Water Us & We Will Grow
Good vibes permeated throughout the Belmont on this crisp February night. The Saint-Laurent boul. venue provided the backdrop for the 5th stop on genre-bending music artist Theophilus London’s Vibes tour, eponymously named after his second studio album.
Interestingly enough, his project was executive-produced by Kanye West. Its association to Kanye explains, at least in part, the innovative and stylistically heterogeneous nature of the Vibes album. But more so, it is a testament to London’s refusal to conform to the norms of his genre of music and his desire to not limit the scope of what he can accomplish creatively as someone who is sometimes simply qualified as a rapper.
His album succeeds in that regard, and the Theophilus London fans in attendance were hoping that vision would translate on stage. However, before they could watch London show off the results of the higher plane of consciousness he’s claimed to have reached through a drug-filled journey of artistic expression (something he alluded to during his performance), fans had to first take a moment to also appreciate a more quintessential (yet also different in its own right) approach to the genre that Theophilus technically inhabits. That came in the form of “Dad”.
Rapper Father was tapped as the opening act for this tour. The Georgia artist is considered one of the hottest rappers representing the “New Atlanta” sound along with artists like ILoveMakonnen, Key!, Young Thug and the Migos.
Joined on stage by a hype man that could pass for his doppelganger, he performed his most known songs such as “YoungHotEbony”, “Spoil You Rotten” (for which a video was released just a few days prior) and current street hit “Look At Wrist” (which features Makonnen and Key!), as well as some newer music from upcoming projects. Although his set was shortened due to having started significantly later than it was intended, Father made up for it with a charismatic performance throughout his time. The amuse-bouche was received very well by the crowd and after a brief intermission it was time for the main.
With a cup of Tim Hortons tea in hand and equipped with, as he put it, “like 7 different shirts on because it’s so f****ng cold” he casually graced the stage to thunderous applause from the public. Once he and his live band got settled in and started performing “Water Me” (the opening track to Vibes), the atmosphere changed drastically. It became about grooving. It became about “vibing”.
London led the audience through an extended repetition of the song’s simple yet abstract chorus “Water me and I will grow”, while repeatedly encouraging more energy from them. It was as if he refused to carry on until the crowd showed him a level of enthusiasm and participation that would justify the level of energy he promised to deliver throughout his 90-minute set.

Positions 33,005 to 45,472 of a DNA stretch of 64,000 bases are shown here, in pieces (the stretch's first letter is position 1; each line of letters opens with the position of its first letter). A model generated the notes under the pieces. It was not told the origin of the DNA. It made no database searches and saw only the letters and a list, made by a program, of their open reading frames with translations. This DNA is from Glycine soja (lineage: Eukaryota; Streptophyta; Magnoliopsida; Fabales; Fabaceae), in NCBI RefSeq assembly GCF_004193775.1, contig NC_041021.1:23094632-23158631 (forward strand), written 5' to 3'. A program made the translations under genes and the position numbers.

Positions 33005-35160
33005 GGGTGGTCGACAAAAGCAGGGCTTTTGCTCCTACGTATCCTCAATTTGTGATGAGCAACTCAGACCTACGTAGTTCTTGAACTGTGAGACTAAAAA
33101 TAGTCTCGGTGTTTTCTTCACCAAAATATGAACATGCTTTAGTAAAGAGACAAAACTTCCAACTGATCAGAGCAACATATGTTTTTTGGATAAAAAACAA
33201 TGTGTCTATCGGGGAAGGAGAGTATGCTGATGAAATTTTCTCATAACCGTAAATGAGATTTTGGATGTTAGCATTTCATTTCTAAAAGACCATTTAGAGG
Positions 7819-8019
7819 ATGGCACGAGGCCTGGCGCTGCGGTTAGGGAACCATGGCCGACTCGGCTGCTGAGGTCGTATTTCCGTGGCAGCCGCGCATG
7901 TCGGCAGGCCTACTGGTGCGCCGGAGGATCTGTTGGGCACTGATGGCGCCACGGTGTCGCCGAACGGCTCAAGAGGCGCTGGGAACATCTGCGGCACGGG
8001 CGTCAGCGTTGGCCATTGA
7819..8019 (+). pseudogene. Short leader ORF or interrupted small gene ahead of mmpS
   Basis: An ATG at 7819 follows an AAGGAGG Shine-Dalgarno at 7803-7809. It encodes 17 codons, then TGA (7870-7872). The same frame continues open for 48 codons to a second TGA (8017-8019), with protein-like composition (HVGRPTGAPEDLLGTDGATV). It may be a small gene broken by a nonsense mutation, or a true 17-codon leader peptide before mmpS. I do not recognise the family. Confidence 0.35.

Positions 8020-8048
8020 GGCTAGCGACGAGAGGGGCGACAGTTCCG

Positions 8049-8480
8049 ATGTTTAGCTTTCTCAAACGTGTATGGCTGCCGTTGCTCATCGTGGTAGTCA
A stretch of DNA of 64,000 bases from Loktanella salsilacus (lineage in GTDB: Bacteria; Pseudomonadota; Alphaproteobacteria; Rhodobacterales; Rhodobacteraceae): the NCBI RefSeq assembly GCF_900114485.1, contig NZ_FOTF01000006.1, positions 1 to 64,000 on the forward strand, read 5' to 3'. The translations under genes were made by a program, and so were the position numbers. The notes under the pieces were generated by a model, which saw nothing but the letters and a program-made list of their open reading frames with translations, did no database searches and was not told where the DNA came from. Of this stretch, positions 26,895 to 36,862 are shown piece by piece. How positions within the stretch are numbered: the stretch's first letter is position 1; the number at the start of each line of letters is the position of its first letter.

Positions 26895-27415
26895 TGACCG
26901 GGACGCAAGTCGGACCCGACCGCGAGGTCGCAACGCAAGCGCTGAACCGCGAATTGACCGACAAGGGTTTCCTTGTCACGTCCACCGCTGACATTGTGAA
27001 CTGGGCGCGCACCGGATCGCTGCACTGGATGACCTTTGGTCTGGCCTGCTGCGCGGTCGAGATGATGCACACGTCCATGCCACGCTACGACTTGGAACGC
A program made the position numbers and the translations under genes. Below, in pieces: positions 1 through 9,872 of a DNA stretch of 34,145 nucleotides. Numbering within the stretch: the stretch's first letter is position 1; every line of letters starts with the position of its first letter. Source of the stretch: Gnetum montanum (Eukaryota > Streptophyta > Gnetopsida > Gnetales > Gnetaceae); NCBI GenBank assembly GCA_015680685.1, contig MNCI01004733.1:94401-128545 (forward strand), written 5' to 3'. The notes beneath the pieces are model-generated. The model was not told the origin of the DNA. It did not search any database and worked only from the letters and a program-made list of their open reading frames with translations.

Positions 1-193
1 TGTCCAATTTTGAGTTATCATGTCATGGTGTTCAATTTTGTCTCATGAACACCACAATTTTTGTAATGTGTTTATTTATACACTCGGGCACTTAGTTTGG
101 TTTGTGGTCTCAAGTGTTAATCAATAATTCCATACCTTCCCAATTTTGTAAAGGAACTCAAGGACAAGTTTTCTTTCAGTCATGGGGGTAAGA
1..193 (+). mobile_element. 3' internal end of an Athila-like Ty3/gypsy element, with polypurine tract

It eventually was to his satisfaction, and all of a sudden something happened. He started to deliver on that promise, giving the energy he received back. His renditions of even his tamest songs were so eclectic that it invigorated the crowd.Although he did take the time to perform “Rio” and “Flying Overseas”, the large majority of the songs played were off of the Vibes album, with the more notable ones being his performances of “Neu Law”, “Heartbreaker”, “Do Girls”, the album’s lead single “Tribe” and the Kanye-assisted “Can’t Stop” (much to the delight of all in attendance).
The album played very well live and that was, in part, due to the live instrumentation. There was a sensuality to the rhythms that the band were playing, a notion that was there from the beginning of the set as “Water Me” speaks about how happiness comes from the power of love (and to a certain degree, women). That idea is reinforced throughout a good portion of his songs, which might also explain why he chose to start his tour so close to the “Lovers’ Holiday” (pun intended, referencing the title of his mixtape series).
The overall show wasn’t without its flaws, however. Theophilus seemed to have very specific and publicly vocalized lighting requests for each song and he never seemed to be satisfied by what he got. He also missed the presence of a DJ, which resulted in him having to make his way to the MacBook in the corner every time he was going to start a new song.
That detracted from the overall feel of the set, especially when he was visibly struggling to find a specific song on his list of tracks, but he made up for it with his Kanye West stories (whom he is actual friends with) and his slander of rapper Tyga.
“I date girls that are 19 and I date girls that are 36 because I’m free”, he said. “But not 17. I ain’t on no Tyga s**t. You’re a b***h n***a for that.” That line drew raucous laughter from the crowd.
London ended the show in full circle. He brought out Father for two encores of “Look at Wrist”. The first incited a crowd surf from London and it showed that even though he is very “out there” musically, that he still has a love for rap music. For him, it isn’t about the genres. It’s about the vibes, and they were definitely good vibes.